The Ripon Forum

Volume 52, No. 1

February 2018

What Generation Z Thinks of Washington

By on February 15, 2018


In 2018 America, everyone seems to have an opinion when it comes to national politics and the city which it inhabits.  My generation is no exception. As a student enrolled at Miami University in Oxford, Ohio, I wanted to reach out to a handful of my peers to illustrate how people my age view the current political climate in Washington, DC.

Luke Schroeder (age 20) interned in a Republican Congressman’s office this past summer, his first time experiencing the workings of Washington in person. During his time there, he saw gridlock up close, something he understood as part of the legislative process. But what stood out to him was the toxic environment that seemed to accompany the disagreements.

“There needs to be a return to cordial debate,” Schroeder insisted, talking about the current state of rhetoric exchanged between politicians in the United States. He identifies the attitude of the constituencies as a catalyst for the degradation of political decorum. “Why would Congress change without the constituency changing?”

Every day, constituents called the office he was interning for, and those of us who have had experience working on Capitol Hill know just how intense some of those calls can be. Schroeder does not cite the constituents as the cause of the partisan anger. Rather, he points toward the polarized media environment, where 24-hour cable news coverage demonizes those on the other side.

“[They] are out of touch with the problems facing everyday Americans. This is why they were so caught off guard when Trump won the presidency.”

Charles Kennick (age 20) is the president of Miami University’s College Democrats. He believes there is a problem in Washington arising from the seemingly endless campaign for office. “Instead of basing their decisions on sound policy that helps their neighbors,” Kennick argues, “a culture of inaction and incompetence has proliferated due to elected officials [posturing] to look good for electoral or fundraising reasons.”
Kennick stresses that the public’s involvement is absolutely essential for a representative democracy, saying that government “will always be the product of the citizens, and if they don’t care, neither will Washington.”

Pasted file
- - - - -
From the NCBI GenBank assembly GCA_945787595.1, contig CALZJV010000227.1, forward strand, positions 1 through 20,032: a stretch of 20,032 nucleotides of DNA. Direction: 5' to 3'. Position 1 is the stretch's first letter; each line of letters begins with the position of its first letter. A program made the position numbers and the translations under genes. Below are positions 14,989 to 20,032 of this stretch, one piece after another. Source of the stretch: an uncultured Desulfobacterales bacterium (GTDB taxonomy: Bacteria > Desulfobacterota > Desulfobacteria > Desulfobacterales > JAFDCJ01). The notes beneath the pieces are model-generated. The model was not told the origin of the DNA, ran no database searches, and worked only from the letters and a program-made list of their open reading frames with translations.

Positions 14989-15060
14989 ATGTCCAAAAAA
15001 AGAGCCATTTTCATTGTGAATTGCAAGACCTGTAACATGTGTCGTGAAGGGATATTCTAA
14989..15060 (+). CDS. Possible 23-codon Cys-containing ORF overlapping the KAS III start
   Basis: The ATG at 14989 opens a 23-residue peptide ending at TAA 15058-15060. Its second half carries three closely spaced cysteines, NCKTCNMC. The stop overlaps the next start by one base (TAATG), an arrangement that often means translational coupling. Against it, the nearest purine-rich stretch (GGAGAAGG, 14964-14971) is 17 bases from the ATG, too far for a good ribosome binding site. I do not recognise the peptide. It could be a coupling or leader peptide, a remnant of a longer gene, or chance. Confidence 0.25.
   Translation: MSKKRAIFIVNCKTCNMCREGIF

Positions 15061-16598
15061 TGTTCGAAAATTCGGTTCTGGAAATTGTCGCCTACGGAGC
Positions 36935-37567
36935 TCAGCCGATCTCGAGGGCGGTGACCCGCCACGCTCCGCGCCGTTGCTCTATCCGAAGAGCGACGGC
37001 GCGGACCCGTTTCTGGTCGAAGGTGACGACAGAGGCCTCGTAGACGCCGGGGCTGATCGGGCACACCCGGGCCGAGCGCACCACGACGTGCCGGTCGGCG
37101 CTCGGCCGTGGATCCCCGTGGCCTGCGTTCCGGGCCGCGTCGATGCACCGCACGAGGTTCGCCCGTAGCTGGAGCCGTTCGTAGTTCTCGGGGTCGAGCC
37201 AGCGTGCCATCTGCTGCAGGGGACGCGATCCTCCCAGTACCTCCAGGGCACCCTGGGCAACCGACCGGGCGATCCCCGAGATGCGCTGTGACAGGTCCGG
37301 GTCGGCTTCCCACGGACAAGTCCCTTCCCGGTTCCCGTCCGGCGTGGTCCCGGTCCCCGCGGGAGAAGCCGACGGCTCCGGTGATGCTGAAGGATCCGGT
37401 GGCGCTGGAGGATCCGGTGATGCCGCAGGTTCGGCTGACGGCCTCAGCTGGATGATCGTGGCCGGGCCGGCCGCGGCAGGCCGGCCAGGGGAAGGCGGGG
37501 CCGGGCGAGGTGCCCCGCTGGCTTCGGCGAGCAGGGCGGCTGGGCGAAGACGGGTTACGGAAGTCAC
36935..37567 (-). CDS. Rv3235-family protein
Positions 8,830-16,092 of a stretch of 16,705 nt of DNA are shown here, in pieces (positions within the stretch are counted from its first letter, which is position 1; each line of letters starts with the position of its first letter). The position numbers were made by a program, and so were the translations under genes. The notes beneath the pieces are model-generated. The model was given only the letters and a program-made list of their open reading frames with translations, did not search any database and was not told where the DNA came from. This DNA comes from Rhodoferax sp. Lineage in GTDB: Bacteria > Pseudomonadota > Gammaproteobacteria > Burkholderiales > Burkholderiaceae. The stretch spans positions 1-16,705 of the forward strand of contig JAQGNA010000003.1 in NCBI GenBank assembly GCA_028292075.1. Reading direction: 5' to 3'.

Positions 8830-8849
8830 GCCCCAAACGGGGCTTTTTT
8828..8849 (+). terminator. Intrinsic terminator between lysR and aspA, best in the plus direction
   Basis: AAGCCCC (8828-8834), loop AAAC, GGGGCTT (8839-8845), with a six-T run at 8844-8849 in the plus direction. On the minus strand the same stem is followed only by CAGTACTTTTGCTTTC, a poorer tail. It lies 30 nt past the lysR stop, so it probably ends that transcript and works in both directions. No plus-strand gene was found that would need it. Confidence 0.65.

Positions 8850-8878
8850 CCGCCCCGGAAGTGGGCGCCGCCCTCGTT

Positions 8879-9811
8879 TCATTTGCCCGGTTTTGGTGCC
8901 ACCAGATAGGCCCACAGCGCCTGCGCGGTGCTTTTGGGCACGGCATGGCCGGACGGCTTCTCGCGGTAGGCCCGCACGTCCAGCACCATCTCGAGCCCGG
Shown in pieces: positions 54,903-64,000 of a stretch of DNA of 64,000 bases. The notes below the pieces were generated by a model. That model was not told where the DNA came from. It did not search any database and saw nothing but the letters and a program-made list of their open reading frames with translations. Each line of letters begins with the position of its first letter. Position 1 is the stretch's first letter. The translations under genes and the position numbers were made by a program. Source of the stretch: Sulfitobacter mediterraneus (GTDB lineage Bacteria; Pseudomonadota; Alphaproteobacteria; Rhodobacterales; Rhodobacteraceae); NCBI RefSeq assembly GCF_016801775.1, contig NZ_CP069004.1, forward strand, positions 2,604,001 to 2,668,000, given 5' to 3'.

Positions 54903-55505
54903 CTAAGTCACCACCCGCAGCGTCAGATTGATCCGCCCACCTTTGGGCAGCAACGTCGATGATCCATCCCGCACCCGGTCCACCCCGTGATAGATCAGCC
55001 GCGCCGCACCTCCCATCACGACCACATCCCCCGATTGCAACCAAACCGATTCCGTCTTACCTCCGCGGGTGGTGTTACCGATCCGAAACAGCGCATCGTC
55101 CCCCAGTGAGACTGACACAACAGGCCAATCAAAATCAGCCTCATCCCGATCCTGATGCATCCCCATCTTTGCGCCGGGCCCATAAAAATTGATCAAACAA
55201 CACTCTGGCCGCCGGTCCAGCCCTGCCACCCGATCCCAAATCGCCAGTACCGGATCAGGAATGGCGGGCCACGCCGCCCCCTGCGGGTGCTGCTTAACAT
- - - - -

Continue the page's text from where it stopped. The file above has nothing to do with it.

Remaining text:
The argument of our political leaders being disconnected from the general public is echoed by the sentiments of Kaitlyn Napoli (age 21). “[They] are out of touch with the problems facing everyday Americans. This is why they were so caught off guard when Trump won the presidency.”

Rather than retreating to everyone’s own side of the aisle, Napoli wants to see a renewal of cross-party communication, and most importantly, a willingness to compromise. Without mutual understanding and working with one another, how can the government properly serve its citizens?

Conversation about President Donald Trump is as abundant as ever among college students, especially since 2016 was the first time we participated in the election of our Commander in Chief.

Hana Hall (age 20) has previously interned for a Democratic Senator and a women’s rights organization in Washington, and she is particularly skeptical of the President’s knowledge on most issues.  “His policy agenda is constantly changing, and I genuinely believe he does not understand how to effectively lead his party,” Hall explained. “He is reckless and uninformed, spending the majority of his time tweeting and watching the news instead of serving the people who elected him and implementing positive change.”

This view of the President being erratic and unpredictable is present among many of the students I spoke with. “Foreign policy-wise, I am terrified,” confessed Brendan Greenlee (age 20). With the world’s changing economy, nuclear proliferation, and international intrigue unfolding on social media, Greenlee believes that Trump’s policy of “America first” is the wrong way to govern the country in the twenty-first century—in his own words, “the world needs a leader now more than ever.”

Despite his reservations, Greenlee sees some potential in the President’s administration. Like many Democrats one year ago, he wanted to see bipartisanship on policies that many Americans agree on. “I hope common sense is found in infrastructure spending,” Greenlee said. “Unfortunately, it seems the administration is not pursuing this golden opportunity.”

“Foreign policy-wise, I am terrified … the world needs a leader now more than ever.”

Hannah Shepherd (age 21) believes that President Trump “generally has a positive agenda.” Similar to the other college-aged Republicans I have spoken to for this piece, it is not Trump’s agenda which fosters discontent with the 45th President, but rather his tactless attempts to dramatize daily political events. “I fear that he has heavily contributed to shifting the national conversation away from the content of the issues and has centered attention on a ‘reality TV show’ version of politics.”

Of these six students, three were Republicans and three were Democrats, and there is a lot more in common between them than one might think. Both sides agreed that the conduct of our President was hindering the success and image of the United States on a global scale, and they agree that Washington is broken: not necessarily by the hand of corruption, but by the dark cloud of derision and disdain that has been lingering above the city for the entirety of our adult lives.

Presidents come and go, but unfortunately the culture persists. Since speaking to these students, the government has shut down for the second time in five years. This spectacle of brinksmanship is yet another example of what my generation sees as the problem with politics. It is simply another disappointment.

Kyle Chance is a senior at Miami University in Ohio, and a former intern with The Ripon Society.

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